Prepositions

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Prepositions
Opposite and in front of
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Opposite
On the other side/ across a road a street
In front of is the opposite of behind
There’s a bus stop in front of the school
(the same side of the road)
It can mean outside
Above or over
• We ‘ve got a little house above the lake
• Not directly over another
• Over when something touches or covers
another
• He put on a coat over his pyjamas
across
Through
Across or through?
• Note the difference in use between across and through.
• Across suggests flat or open space, whereas through suggests a
space which is closed with things on all sides:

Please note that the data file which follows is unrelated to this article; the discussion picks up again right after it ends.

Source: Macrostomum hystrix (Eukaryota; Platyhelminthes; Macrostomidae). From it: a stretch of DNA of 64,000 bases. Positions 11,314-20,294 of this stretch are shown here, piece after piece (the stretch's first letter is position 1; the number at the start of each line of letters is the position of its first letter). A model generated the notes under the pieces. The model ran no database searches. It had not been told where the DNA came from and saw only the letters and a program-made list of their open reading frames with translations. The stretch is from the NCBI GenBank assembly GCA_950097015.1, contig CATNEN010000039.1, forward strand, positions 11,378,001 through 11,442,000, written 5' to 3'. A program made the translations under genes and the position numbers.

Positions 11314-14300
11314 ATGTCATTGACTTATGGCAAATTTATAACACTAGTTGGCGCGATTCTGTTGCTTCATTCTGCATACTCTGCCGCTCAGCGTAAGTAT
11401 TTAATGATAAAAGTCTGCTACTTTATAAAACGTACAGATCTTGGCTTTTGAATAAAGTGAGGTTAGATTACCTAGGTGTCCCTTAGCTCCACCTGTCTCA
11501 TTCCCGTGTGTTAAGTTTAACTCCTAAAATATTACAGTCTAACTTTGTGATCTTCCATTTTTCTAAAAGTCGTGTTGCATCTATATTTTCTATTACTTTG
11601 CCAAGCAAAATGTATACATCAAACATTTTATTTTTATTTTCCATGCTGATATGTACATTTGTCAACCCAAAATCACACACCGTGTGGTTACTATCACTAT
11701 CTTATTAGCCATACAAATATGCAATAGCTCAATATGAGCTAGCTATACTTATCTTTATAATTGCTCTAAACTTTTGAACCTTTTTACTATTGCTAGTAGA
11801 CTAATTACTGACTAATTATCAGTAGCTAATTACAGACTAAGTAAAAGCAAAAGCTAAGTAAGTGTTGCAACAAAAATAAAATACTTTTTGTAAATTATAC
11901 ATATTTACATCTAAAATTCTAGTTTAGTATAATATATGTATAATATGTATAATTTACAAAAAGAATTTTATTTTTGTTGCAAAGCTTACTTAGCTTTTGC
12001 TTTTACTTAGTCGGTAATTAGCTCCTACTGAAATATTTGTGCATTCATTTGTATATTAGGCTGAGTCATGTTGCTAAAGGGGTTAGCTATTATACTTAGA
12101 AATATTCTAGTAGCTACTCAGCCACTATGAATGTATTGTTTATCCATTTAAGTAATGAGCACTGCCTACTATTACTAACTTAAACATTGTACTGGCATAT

• Although it was dark, I was not afraid of walking home through the
forest.
• The ice was quite thick and he experienced no difficulty in skating
right across the lake.
• We cycled across Bodmin moor and through a number of small
villages.
Particular use of at, in , on
• In
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In the mountains
In the sun/rain
In adictionary
In the background
In the foreground
AT
At the sea
At the beginning
At the end
At the window
ON
on a map
on tv
on the way
How to describe a picture/photo
Speaking part 3
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In the upper left-hand corner At the top of the photo
On (the) top of it [sopra a…]
IN THE BACKGROUND
In the upper right-hand corner
On the left
On the left-hand side
In the left part…
IN THE MIDDLE OF THE
PHOTO
On the right
On the right-hand side
In the right part…
In the bottom left-hand corner
IN THE FOREGROUND
At the bottom (of the photo)
In the lower part
In the bottom right-hand corner
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